Author contributions: D.G.: conception and design, collection and assembly of data, manuscript writing, and final approval of manuscript; S.P. collection and assembly of data, data analysis and interpretation, and manuscript writing; B.G.M., D.R., L.W., H.L., and D.J.A.: collection and assembly of data and final approval of manuscript; M.S.K.: collection and assembly of data, final approval of manuscript, and manuscript writing; X.J.: collection and assembly of data and data analysis and interpretation; P.M.: data analysis and interpretation and manuscript writing; D.W.R.: provision of study materials, financial support, and manuscript writing; H.L.A.: data analysis and interpretation, financial support, manuscript writing, and final approval of manuscript.; I.K.: conception and design, collection and assembly of data, data analysis and interpretation, financial support, manuscript writing, and final approval of manuscript. D.G. and S.P. contributed equally to this article.
Disclosure of potential conflicts of interest is found at the end of this article.
First published online in STEM CELLSEXPRESS November 14, 2011.
Adult mesenchymal progenitor cells have enormous potential for use in regenerative medicine. However, the true identity of the progenitors in vivo and their progeny has not been precisely defined. We hypothesize that cells expressing a smooth muscle α-actin promoter (αSMA)-directed Cre transgene represent mesenchymal progenitors of adult bone tissue. By combining complementary colors in combination with transgenes activating at mature stages of the lineage, we characterized the phenotype and confirmed the ability of isolated αSMA+ cells to progress from a progenitor to fully mature state. In vivo lineage tracing experiments using a new bone formation model confirmed the osteogenic phenotype of αSMA+ cells. In vitro analysis of the in vivo-labeled SMA9+ cells supported their differentiation potential into mesenchymal lineages. Using a fracture-healing model, αSMA9+ cells served as a pool of fibrocartilage and skeletal progenitors. Confirmation of the transition of αSMA9+ progenitor cells to mature osteoblasts during fracture healing was assessed by activation of bone-specific Col2.3emd transgene. Our findings provide a novel in vivo identification of defined population of mesenchymal progenitor cells with active role in bone remodeling and regeneration. STEM CELLS 2012; 30:187–196.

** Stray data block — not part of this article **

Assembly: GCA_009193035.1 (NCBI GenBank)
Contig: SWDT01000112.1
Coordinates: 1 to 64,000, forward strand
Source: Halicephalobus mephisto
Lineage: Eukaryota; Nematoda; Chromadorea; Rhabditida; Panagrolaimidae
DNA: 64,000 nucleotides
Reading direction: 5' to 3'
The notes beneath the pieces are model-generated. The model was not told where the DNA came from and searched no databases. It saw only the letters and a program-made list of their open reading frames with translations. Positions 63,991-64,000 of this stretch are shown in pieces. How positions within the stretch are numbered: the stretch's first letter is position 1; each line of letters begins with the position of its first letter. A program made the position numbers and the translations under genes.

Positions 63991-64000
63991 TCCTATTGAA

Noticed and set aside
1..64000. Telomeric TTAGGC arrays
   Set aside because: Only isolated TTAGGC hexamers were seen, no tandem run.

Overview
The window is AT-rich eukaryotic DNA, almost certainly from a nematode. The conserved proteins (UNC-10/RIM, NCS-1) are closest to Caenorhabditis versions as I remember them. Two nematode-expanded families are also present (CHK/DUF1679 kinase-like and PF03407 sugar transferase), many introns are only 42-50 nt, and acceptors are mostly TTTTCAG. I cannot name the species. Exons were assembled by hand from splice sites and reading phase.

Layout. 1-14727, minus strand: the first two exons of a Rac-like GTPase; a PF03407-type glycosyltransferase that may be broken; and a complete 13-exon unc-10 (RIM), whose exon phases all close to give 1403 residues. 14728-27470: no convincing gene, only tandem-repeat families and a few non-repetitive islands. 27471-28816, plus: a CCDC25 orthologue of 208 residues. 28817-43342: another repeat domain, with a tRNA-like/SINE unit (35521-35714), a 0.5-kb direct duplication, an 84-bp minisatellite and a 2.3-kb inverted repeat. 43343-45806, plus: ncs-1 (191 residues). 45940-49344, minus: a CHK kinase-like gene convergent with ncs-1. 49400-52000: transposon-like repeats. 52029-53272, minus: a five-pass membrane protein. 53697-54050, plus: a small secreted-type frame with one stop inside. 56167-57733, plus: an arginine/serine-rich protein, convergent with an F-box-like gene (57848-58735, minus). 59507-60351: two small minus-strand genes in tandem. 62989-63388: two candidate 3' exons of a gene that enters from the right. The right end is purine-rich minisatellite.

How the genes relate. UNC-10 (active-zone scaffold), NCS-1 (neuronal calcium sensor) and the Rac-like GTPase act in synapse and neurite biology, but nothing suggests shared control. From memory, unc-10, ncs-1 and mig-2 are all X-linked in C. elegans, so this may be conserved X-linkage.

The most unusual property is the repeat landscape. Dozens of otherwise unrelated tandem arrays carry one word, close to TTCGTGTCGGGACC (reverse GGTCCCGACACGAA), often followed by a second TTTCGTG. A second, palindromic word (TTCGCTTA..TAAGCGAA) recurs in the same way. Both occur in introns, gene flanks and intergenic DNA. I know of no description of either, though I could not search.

A full understanding of the recruitment of multipotent progenitors into the skeletal lineage and the factors influencing their differentiation is critical for the development of protocols to modulate bone regeneration and to the design of novel targets for pharmacological intervention. However, a major obstacle has been the unavailability of reproducible methods to identify these progenitors and to track their fate. Initial studies have characterized some phenotypic properties of these cells but have not provided clear information on their origin.